Good Evening
Good Evening

Base septic system on good science

An advanced septic system that removes nitrogen from

An advanced septic system that removes nitrogen from water is installed at a home in Flanders on Feb. 27, 2018.  Credit: Randee Daddona

In his letter "Septic system key to LI’s clean water" [Sept. 14], Kevin McDonald expressed his displeasure with the article about Suffolk County planning advanced septic systems ["Suffolk septic proposal," News, Sept. 7]. On the contrary, I and a group of engineers and scientists were pleased to see the other side of the story. For the past few years, we have heard Suffolk County, its consultants, contractors, lobbyists and others exaggerate the dangers of nitrogen, theorizing that it is the cause of harmful algae blooms, fish kills, and loss of wetlands and shellfish. Based on our research, it became obvious that nitrogen from septic systems was not the cause of these problems. We have documented this in several reports submitted to the county.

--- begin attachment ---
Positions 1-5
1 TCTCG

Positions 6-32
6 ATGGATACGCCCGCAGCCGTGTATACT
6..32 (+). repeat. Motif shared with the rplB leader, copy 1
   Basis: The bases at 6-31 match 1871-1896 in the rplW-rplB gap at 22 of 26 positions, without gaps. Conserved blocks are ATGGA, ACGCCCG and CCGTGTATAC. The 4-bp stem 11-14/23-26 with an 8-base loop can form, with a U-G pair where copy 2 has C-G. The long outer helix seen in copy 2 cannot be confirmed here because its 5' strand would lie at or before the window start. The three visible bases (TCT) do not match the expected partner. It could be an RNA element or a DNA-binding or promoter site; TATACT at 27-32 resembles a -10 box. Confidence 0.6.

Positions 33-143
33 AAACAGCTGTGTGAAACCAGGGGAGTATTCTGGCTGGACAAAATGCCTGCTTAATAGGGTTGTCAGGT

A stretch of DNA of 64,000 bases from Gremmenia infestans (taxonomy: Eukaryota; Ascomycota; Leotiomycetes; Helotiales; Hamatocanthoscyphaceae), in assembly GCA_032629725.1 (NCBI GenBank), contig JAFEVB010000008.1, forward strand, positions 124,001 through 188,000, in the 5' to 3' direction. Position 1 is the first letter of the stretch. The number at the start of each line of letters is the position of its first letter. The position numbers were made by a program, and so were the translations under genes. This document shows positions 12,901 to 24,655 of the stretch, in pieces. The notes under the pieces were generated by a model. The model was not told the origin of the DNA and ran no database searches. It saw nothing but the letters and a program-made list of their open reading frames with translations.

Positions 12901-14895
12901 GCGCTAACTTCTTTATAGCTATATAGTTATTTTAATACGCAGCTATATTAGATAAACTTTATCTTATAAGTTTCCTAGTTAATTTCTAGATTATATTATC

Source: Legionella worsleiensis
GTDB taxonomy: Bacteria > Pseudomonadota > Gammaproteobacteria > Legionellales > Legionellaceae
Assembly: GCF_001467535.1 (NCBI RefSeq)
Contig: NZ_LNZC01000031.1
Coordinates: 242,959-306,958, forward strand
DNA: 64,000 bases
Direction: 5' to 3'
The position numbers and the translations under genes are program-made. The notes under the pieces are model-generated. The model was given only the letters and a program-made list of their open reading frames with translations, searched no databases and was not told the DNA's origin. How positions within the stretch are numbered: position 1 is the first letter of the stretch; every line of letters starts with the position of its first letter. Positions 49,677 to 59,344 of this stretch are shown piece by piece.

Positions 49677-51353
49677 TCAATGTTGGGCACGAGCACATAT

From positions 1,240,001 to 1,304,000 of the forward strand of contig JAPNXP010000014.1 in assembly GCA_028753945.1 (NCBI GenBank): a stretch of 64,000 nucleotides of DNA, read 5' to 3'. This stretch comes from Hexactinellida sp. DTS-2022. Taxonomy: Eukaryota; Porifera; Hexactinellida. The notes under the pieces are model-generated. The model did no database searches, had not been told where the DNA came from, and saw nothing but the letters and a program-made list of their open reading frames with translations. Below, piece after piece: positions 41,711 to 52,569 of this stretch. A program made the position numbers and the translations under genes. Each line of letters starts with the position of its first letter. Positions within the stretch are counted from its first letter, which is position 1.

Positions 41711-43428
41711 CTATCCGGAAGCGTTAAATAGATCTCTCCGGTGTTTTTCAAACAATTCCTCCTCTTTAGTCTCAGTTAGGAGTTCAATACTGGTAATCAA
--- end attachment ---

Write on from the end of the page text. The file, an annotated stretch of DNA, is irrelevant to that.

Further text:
One only need look to the Great South Bay for proof. The south shore from the Queens border to Oakdale has been serviced by sewers for more than 40 years. In effect, all the septic systems have been eliminated and no nitrogen from septic systems is being discharged into the bay; yet the problems in the bay persist. We agree that it makes sense to treat wastewater prior to returning it to the aquifer, but it has to be done for the right reasons, based upon good science.

Roy Reynolds,

East Moriches

Editor’s note: The writer, a professional engineer, has been affiliated with a group of experts working pro bono to review Long Island’s wastewater disposal policies.

The septic system proposed by Suffolk County would cost too much: $20,000 to install each one plus approximately $300 for maintenance, which will never decrease and more than likely increase. Add the electricity to run the system at our high utility rates, which also will not decrease. Then if the power goes out on Long Island for, say, three days you may be unable to flush the toilet. Look at the trouble we had from Tropical Storm Isaias and add no working toilets. And where are homeowners supposed to squeeze the new system onto their property? Many towns have homes with tiny lots. How about banning lawn fertilizer every other year? Most people will see that their yards still will look fine without a yearly application. Nassau County would need to come on board for the best results. Many Long Islanders cannot afford this. There has to be better, less expensive systems.

Pat McCabe,

East Northport